Perhaps the wildest NCAA Tournament in recent history has reached its final three games: No. 11 Loyola-Chicago, one of the biggest Cinderellas in Big Dance history, faces No. 3 Michigan in the first game of Saturday’s Final Four at the Alamodome in San Antonio, while the nightcap is a chalk semifinal with No. 1 Villanova and No. 1 Kansas squaring off.
The spreads on both games are the same: Michigan and Villanova as 5-point favorites. Bettors at William Hill US are loving the underdog Ramblers and Jayhawks as of this writing, however. A total of 68 percent of the tickets bought on the first semifinal are on Loyola, which is taking 60 percent of the spread money action. Could be a lot of hedging going on, too, as nearly 90 percent of the site’s money line action is on Michigan at -245.
Meanwhile, 66 percent of spread tickets on Nova-KU are on the Jayhawks, and they are also taking a similar lean on the total money wagered on the spread. Looks like more hedging action there with Villanova garnering more than 92 percent of the total money wagered on the moneyline at -250.
Incredible to have a Chicago team in the Final Four. I’ll take that over an intact bracket any day! Congratulations to everybody @LoyolaChicago – let’s keep it going!
— Barack Obama (@BarackObama) March 25, 2018
It might surprise you to learn this is the first time in NCAA Tournament history that the Final Four features two top seeds, plus a No. 3 and a No. 11. Obviously, top seeds making it to the national semifinals is nothing new. It’s the third time in four years at least two have – and in the previous two, a top seed won it all (UNC last year and Duke in 2015).
The last No. 3 seed to cut down the nets on the first Monday of April was UConn in 2011. That was the last time zero No. 1 seeds made the Final Four and also the last time a No. 11 did: VCU. The Rams lost to No. 8 Butler 70-62. The only other two No. 11 seeds to make it this far also lost: George Mason in 2006 to No. 3 Florida by a score of 73-58, and LSU in 1986 to No. 2 Louisville, 88-77. The lowest seed to make a title game is a No. 8 and the only one to win it was Villanova in 1985 with that shocking upset of Patrick Ewing’s powerful Georgetown Hoyas.
Loyola-Chicago enters on a national-best 14-game winning streak, last beaten 69-67 at Missouri Valley Conference foe Bradley on Jan. 31. The Ramblers have been underdogs in each game of this tournament and with a win Saturday would tie UConn in 2014 and VCU in 2011 for the most wins as a dog with five in a single NCAA Tournament since the field expanded to 64 teams in 1985. Loyola-Chicago looks for its first title game appearance since 1963, when it won it all.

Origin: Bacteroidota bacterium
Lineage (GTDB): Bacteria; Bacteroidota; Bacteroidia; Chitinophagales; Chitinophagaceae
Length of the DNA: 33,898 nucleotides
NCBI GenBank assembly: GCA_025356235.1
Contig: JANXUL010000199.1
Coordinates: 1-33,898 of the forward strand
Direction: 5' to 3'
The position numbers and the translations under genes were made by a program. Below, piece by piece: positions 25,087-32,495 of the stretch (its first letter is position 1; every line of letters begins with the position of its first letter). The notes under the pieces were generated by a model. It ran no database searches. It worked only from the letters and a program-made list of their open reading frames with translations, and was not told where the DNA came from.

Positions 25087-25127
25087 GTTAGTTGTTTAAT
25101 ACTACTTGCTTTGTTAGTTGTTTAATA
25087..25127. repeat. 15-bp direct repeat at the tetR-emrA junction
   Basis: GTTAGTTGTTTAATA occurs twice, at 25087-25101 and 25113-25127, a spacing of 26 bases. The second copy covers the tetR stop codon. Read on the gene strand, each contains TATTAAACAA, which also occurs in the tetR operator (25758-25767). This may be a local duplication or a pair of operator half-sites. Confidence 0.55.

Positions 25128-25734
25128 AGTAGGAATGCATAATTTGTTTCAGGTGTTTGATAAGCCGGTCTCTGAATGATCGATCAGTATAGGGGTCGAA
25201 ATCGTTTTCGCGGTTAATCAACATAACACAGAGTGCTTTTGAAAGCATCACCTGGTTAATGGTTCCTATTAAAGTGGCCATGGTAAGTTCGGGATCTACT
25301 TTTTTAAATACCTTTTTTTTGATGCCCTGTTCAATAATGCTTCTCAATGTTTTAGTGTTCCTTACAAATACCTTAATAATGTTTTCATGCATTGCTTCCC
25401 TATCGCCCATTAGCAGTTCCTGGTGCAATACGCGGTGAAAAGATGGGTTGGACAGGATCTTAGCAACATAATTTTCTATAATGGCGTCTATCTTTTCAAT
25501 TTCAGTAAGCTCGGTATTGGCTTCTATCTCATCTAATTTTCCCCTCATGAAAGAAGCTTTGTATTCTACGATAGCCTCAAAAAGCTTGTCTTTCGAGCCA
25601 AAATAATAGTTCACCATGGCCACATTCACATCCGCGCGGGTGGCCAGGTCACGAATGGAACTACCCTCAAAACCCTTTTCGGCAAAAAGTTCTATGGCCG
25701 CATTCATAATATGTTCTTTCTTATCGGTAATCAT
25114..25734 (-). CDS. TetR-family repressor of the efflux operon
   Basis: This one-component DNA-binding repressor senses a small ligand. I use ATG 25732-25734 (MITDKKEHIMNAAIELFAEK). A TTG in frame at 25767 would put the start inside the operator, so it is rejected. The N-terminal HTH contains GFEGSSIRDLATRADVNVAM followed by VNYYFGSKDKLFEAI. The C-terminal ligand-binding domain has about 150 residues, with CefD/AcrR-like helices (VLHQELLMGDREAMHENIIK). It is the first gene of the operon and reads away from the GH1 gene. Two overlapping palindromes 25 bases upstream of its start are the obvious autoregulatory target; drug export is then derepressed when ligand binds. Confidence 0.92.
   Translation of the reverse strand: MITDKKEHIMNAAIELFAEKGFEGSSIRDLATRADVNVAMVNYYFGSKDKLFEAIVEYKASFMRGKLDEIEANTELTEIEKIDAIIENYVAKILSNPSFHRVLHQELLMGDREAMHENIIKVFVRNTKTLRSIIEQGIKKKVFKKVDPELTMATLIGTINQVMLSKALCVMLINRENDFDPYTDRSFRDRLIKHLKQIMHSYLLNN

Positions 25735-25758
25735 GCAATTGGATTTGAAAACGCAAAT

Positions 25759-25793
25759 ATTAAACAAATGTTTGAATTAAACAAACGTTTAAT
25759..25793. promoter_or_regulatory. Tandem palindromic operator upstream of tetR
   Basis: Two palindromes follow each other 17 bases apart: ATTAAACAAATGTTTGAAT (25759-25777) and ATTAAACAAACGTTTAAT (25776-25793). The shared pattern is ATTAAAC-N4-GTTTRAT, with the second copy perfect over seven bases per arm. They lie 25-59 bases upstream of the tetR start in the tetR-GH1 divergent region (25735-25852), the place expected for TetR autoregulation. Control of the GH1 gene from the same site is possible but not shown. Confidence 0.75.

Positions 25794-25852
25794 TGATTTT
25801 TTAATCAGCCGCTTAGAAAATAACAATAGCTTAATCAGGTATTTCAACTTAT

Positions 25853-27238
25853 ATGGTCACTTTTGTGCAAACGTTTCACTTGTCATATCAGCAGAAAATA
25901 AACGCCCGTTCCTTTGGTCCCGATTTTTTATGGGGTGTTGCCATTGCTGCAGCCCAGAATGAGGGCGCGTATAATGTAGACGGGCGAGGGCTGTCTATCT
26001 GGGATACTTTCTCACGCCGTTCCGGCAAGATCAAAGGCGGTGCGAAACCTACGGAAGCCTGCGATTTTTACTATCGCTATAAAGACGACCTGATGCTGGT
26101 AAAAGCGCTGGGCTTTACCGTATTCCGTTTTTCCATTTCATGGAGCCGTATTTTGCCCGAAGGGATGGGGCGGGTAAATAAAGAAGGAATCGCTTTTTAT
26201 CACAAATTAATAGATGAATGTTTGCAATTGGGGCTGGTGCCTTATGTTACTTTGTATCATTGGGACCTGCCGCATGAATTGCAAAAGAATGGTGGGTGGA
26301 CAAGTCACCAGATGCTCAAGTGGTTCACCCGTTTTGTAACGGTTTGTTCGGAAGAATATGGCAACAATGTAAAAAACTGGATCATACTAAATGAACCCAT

Michigan, the Big Ten Tournament champion, enters on a 13-game winning streak that is second behind Loyola-Chicago. The Wolverines are fortunate to be here as they needed a miracle buzzer-beating 3-pointer in the second round to beat Houston. Otherwise, they haven’t been in much danger of losing.
Expect a defensive battle between those two as they are both Top 10 nationally in points allowed. The Ramblers are ranked third in the country in field goal percentage, shooting 50.9 percent as a team, and fifth in scoring defense, allowing just 62.4 points per contest. Michigan is holding opponents to just 59.0 points per game in the NCAA Tournament, allowing them to shoot just 37.7 percent from the field, including 26.2 percent from three-point range. The total is just 129.5, and bettors at William Hill US are hammering the over. Not sure I agree with that. This should/could end with both teams in the 50s.
Villanova vs. Kansas
The total in Villanova-Kansas is 155 and that’s taking a huge over lean on total tickets sold and money wagered. That should be a track meet with the winner perhaps needing at least 80 points. The Wildcats are the No. 1 team in KenPom’s offensive efficiency ratings and KU No. 8. It also should be decided on the perimeter among the likes of Villanova’s Jalen Brunson and Mikal Bridges and KU’s Devonte’ Graham and Malik Newman. Newman’s 13 3-pointers in the NCAA Tournament are most in the field, with all 13 coming in the last three games. He was spectacular in the Elite Eight win over Duke with a career-high 32 points. Villanova, meanwhile, needs seven 3-pointers to set a single-tournament record.
Villanova was an underdog when it beat No. 1 overall seed KU in the Elite Eight two years ago on the way to the national title. There are good and bad omens for Kansas this weekend. The good: Bill Self’s only national title came in the Alamodome exactly 10 years ago. The bad: Since 2005, Kansas is the 10th team to win its Elite Eight game in overtime. Seven of the previous nine lost their next game and none won the title. KU is 3-1 ATS & SU as an underdog this season.
- Wolverines are 13-3-2 ATS in their last 18 games vs. a team with a winning % above .600.
- Under is 8-1 in Ramblers last 9 overall.
- Wildcats are 21-8 ATS in their last 29 neutral site games.
- Over is 7-1 in Jayhawks last 8 games vs. a team with a winning % above .600.